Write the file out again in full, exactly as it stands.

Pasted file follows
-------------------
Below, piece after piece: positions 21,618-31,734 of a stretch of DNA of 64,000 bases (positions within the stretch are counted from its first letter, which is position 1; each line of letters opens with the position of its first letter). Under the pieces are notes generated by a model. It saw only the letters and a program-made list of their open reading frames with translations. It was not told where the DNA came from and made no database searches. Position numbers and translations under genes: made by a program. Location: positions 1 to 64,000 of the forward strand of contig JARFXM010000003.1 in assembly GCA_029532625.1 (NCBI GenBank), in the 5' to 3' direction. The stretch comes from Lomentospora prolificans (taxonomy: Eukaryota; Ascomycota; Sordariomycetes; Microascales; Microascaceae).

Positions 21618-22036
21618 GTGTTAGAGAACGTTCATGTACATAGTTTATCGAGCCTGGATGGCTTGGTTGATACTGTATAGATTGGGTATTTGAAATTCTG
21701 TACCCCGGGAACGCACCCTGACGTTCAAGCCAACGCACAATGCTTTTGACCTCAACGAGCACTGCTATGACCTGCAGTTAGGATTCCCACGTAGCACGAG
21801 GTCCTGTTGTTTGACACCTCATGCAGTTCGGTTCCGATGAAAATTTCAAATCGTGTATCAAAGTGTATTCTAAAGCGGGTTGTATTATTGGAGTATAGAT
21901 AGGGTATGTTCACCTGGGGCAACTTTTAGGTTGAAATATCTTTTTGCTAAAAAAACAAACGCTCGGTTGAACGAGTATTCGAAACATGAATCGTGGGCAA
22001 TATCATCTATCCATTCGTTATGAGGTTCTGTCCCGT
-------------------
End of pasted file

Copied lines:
Below, piece after piece: positions 21,618-31,734 of a stretch of DNA of 64,000 bases (positions within the stretch are counted from its first letter, which is position 1; each line of letters opens with the position of its first letter). Under the pieces are notes generated by a model. It saw only the letters and a program-made list of their open reading frames with translations. It was not told where the DNA came from and made no database searches. Position numbers and translations under genes: made by a program. Location: positions 1 to 64,000 of the forward strand of contig JARFXM010000003.1 in assembly GCA_029532625.1 (NCBI GenBank), in the 5' to 3' direction. The stretch comes from Lomentospora prolificans (taxonomy: Eukaryota; Ascomycota; Sordariomycetes; Microascales; Microascaceae).

Positions 21618-22036
21618 GTGTTAGAGAACGTTCATGTACATAGTTTATCGAGCCTGGATGGCTTGGTTGATACTGTATAGATTGGGTATTTGAAATTCTG
21701 TACCCCGGGAACGCACCCTGACGTTCAAGCCAACGCACAATGCTTTTGACCTCAACGAGCACTGCTATGACCTGCAGTTAGGATTCCCACGTAGCACGAG
21801 GTCCTGTTGTTTGACACCTCATGCAGTTCGGTTCCGATGAAAATTTCAAATCGTGTATCAAAGTGTATTCTAAAGCGGGTTGTATTATTGGAGTATAGAT
21901 AGGGTATGTTCACCTGGGGCAACTTTTAGGTTGAAATATCTTTTTGCTAAAAAAACAAACGCTCGGTTGAACGAGTATTCGAAACATGAATCGTGGGCAA
22001 TATCATCTATCCATTCGTTATGAGGTTCTGTCCCGT